The President Of Chile Asks "forgiveness" For His Mistakes And Announces His Support For Marriage Equality

Cornered first by the serious protests and then by the devastating pandemic, the president of Chile, Sebastián Piñera, offered his last accountability to Congress on Tuesday, in which he asked for “forgiveness” for his mistakes and surprisingly announced his support for gay marriage.

In a speech of more than an hour and a half, Piñera has reviewed some of his achievements, but he has also criticized himself, especially in the management of the pandemic, which already leaves almost 1.4 million infected and 29,300 dead and has plunged the country in a severe economic crisis.


“Without a doubt we have been wrong. Many people have felt anger and frustration for not always receiving the help they needed at the right time and we apologize to them,” said the president, in office since March 2018 for a period of four years.

“We accept criticism and recognize our mistakes,” added Piñera, who recalled that a total of 20,000 million dollars have been allocated in direct aid to families, “which represents more than a quarter of total public spending last year” .

Despite its successful vaccination process, Chile has experienced a second wave since March, which led to a quarantine for more than 90% of the population until May and was the end of thousands of businesses that had managed to survive 2020, when the economy fell 5.8%.

To face this new outbreak and the consequences in the saturated hospital system, Piñera has announced a fund of 2,000 million dollars and has promised to seek a “broad” agreement to increase tax collection and eliminate tax exemptions “that represent billions of dollars. dollars and that many are not justified. “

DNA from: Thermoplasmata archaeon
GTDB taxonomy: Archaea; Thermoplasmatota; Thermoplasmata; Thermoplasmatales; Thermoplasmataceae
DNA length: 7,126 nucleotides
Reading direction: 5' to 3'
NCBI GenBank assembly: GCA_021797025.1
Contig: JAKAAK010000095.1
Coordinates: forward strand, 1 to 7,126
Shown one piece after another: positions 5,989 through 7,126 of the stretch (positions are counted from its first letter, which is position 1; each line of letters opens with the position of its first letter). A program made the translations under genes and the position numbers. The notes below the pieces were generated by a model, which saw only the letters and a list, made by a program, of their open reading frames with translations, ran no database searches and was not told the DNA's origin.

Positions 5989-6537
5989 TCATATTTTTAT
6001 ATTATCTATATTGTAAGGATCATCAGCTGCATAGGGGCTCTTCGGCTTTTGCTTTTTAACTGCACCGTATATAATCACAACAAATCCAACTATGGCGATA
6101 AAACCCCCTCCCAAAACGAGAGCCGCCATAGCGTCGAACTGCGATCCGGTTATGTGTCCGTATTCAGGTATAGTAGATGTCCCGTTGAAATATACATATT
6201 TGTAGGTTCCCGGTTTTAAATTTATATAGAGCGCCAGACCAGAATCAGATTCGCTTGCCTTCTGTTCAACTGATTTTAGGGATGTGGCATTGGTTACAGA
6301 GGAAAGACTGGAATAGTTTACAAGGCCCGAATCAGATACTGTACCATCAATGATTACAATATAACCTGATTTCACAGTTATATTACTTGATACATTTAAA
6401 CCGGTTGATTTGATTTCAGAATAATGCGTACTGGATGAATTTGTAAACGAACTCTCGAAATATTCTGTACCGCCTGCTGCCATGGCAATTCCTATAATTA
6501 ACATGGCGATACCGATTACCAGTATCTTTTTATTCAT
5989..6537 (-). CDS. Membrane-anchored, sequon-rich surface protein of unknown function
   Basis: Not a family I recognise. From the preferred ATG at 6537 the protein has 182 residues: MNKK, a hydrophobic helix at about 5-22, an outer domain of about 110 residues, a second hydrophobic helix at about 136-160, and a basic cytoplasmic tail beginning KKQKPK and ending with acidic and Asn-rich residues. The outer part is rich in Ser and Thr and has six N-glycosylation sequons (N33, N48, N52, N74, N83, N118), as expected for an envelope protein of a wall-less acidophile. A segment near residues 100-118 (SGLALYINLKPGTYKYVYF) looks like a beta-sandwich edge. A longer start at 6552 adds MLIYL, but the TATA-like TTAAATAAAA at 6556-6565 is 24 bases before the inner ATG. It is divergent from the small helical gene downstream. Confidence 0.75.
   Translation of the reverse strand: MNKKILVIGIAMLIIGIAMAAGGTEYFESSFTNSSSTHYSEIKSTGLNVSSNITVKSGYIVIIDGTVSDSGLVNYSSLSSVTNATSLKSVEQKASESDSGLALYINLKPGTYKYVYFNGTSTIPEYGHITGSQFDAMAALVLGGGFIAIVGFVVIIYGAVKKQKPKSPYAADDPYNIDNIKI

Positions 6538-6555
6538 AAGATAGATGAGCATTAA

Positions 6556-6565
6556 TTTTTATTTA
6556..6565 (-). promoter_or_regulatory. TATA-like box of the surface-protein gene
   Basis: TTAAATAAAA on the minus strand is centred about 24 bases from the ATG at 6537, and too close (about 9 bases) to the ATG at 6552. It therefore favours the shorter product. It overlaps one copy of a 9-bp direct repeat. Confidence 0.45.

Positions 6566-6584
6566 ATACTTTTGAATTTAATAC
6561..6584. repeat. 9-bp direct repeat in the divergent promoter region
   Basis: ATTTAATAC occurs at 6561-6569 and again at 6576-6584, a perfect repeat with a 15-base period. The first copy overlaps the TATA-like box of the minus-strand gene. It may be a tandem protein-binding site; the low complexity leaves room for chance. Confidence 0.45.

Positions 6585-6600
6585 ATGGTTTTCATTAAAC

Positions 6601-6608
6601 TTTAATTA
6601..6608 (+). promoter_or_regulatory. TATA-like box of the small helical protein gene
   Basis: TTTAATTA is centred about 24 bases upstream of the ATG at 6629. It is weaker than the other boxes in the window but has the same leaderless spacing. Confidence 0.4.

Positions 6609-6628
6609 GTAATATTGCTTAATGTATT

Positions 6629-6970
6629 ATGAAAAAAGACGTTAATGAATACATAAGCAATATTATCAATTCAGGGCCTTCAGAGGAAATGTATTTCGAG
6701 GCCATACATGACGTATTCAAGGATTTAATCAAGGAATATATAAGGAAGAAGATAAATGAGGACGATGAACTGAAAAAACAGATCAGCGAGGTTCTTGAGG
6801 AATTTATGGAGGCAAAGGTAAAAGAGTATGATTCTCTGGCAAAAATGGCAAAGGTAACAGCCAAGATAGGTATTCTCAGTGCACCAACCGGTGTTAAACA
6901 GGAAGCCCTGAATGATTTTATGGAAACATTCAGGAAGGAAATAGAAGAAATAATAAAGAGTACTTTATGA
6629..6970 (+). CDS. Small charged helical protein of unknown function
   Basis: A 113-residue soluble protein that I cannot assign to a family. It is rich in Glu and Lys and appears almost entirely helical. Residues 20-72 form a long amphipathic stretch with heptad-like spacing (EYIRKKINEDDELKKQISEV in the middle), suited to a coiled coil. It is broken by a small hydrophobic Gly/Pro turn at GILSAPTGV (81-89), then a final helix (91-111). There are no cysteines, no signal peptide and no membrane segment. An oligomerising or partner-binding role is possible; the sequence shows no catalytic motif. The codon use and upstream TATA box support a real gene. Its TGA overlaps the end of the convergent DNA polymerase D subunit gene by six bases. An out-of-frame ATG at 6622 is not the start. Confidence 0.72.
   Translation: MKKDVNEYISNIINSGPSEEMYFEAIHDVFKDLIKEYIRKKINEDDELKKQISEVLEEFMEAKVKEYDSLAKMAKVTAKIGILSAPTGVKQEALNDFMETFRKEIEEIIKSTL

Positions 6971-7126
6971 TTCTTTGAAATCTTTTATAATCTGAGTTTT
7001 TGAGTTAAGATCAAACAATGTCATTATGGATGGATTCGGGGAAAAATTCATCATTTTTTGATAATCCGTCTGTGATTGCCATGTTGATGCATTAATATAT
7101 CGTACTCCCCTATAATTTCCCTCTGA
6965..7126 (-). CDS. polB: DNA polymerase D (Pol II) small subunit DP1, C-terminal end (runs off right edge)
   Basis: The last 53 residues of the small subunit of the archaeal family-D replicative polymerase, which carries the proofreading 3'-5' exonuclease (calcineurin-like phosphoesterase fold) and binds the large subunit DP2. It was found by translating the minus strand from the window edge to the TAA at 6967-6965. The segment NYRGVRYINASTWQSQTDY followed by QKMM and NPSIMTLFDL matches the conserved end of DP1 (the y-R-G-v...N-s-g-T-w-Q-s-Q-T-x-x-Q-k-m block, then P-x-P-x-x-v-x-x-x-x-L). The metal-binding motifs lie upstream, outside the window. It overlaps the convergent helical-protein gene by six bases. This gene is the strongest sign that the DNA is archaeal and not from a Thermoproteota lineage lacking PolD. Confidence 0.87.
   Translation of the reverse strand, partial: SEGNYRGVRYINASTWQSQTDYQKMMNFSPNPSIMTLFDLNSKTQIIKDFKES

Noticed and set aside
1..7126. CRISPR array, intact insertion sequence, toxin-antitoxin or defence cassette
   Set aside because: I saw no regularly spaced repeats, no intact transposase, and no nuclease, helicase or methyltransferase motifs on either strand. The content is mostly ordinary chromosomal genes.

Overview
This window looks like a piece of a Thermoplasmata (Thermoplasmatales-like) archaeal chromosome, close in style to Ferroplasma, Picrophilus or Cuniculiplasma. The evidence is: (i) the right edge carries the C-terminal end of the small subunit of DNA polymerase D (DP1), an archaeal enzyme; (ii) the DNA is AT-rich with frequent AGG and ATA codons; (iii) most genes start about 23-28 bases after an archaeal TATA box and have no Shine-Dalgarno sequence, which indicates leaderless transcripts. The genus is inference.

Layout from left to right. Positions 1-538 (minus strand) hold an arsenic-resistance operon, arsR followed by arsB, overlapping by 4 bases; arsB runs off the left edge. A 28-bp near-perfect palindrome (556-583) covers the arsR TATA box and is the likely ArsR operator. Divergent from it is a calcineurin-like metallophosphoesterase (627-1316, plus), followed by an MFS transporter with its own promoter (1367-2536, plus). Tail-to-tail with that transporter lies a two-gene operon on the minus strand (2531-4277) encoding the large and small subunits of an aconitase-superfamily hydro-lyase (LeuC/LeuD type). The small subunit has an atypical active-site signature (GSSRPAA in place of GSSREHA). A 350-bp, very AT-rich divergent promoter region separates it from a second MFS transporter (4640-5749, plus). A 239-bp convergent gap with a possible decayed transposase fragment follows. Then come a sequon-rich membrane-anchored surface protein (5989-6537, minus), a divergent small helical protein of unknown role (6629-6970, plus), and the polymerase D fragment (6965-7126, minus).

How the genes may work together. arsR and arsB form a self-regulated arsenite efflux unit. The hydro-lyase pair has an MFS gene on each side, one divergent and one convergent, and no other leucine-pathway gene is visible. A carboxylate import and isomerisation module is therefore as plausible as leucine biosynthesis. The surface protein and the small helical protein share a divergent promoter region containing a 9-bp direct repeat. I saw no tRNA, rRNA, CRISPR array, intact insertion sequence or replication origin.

The president has also said that the vaccine is the main way out of the crisis and that inoculating oneself is “an act of solidarity” and not doing it “an act of irresponsibility.”

Piñera has also intoned the “mea culpa” regarding the long-lived and bitter conflict between the Mapuche people and landowners in the south – “We have not managed to advance as we should in dialogue and control of violence,” he said – and has acknowledged that during the 2019 protests “human rights abuses” were committed.

At the end of 2019, Chile experienced the most serious social crisis since the end of the Augusto Pinochet dictatorship (1973-1990), which began as a protest against the rise in the price of the subway ticket and turned into a revolt for a model fairer economic, with thirty deaths and thousands of wounded and detained.

Parliament is debating a bill to pardon the prisoners of the outbreak, which the Government is totally opposed to and which it also referred to in its last public account.

“In Chile there are no political prisoners, no one is imprisoned for what they think,” recalled the president, who has announced the creation of a Human Rights Prosecutor’s Office to prevent future violations.

But if there is an announcement that has eclipsed the rest, it has been its support for marriage between people of the same sex, which in Chile can only join since 2015 under the legal figure of “civil union.”

“We must delve into the value of freedom, including the freedom to love and form a family with a loved one (…) I think the time has come for equal marriage in our country,” said the president, a Catholic billionaire from 71 years.

Support has fallen like a cold water jug ​​on the right-wing parties that make up the governing coalition, especially in the ranks of the ultra-conservative UDI and RN.

“When (Piñera) was on the campaign he said loud and clear that he was going to strengthen and improve the civil union for same-sex couples, but he never spoke of marriage. It is a lack of respect and a tremendous betrayal for the Christian world,” he said. said on Twitter the official and evangelical deputy Leónidas Romero.

The president has proclaimed that he will grant “emergency character” to a bill that has been discussed since 2017 in Parliament and that, if approved, would make Chile the eighth Latin American country to legalize equal marriage, after Argentina, Brazil , Colombia, Mexico, Uruguay, Ecuador and Costa Rica.

“Today, without a doubt, equal marriage is at the door of the oven. Piñera arrived late, very late, but finally he arrived,” added the powerful Movement for Homosexual Integration and Liberation (Movilh).



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